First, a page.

The East Bay legends tapped into so much more than just alienation and boredom on their major-label debut.
Articles by Kayleigh Hughes
The Swedish pop star returns with a soft and sad record, drenched in beautiful melodies and irresistible beats.
An album of fresh sounds that fuse the swagger of ’80s pop and R&B with a sense of grand romanticism.
Nonexistent bass lines and poor production and mixing choices detract from an emotionally intense record.
A collection of 14 elegant, compact musical vignettes that explore the pain and folly and intoxication of building and losing connections.
“Phair’s voice was exactly what I needed as I grew from being a teenager to a young adult woman.”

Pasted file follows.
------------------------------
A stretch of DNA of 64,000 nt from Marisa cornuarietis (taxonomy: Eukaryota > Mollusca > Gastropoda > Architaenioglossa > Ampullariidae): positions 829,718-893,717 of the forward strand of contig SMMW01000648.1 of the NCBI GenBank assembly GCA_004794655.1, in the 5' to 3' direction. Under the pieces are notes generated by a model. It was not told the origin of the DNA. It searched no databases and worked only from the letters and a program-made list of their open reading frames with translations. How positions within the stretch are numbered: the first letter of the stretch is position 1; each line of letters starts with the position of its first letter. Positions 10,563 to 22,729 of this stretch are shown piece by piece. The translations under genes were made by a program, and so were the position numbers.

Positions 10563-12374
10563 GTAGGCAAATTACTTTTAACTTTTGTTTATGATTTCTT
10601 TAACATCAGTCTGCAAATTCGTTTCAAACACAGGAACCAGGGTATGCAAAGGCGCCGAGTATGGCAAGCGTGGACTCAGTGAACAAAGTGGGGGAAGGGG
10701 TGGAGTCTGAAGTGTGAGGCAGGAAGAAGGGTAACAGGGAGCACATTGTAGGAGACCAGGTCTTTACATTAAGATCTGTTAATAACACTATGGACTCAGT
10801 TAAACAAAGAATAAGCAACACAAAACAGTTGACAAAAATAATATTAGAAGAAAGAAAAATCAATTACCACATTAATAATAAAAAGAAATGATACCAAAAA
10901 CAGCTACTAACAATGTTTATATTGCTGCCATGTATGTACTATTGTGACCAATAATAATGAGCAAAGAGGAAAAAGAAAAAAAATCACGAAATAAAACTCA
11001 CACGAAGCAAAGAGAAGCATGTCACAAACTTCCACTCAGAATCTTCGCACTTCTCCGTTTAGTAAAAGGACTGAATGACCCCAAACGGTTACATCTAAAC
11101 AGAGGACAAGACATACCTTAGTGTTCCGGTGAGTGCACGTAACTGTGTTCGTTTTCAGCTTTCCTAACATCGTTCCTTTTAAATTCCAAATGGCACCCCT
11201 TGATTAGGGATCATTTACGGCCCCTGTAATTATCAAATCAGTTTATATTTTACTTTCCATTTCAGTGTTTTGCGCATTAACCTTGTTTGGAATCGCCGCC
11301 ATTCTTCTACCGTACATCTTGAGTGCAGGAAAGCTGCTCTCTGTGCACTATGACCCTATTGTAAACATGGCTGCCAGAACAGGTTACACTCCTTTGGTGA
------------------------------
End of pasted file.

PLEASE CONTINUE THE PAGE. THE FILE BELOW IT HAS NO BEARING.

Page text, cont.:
Synth-pop outfit abandons much of the attitude and strangeness that made their past music feel unique and urgent.
The Colombian-American singer proves to be a one-of-a-kind powerhouse with all sorts of range.
Each song is thoughtful, well-formed, and a delightful experience on its own.
Just a few of the many faces of the guitar prodigy before his new solo album drops.
With a new LP out, we sort through the band’s catalog of old-timey musicality, Dickensian vocabulary, and highfalutin storytelling.
An occasionally thrilling record that’s more often either overdone or underworked.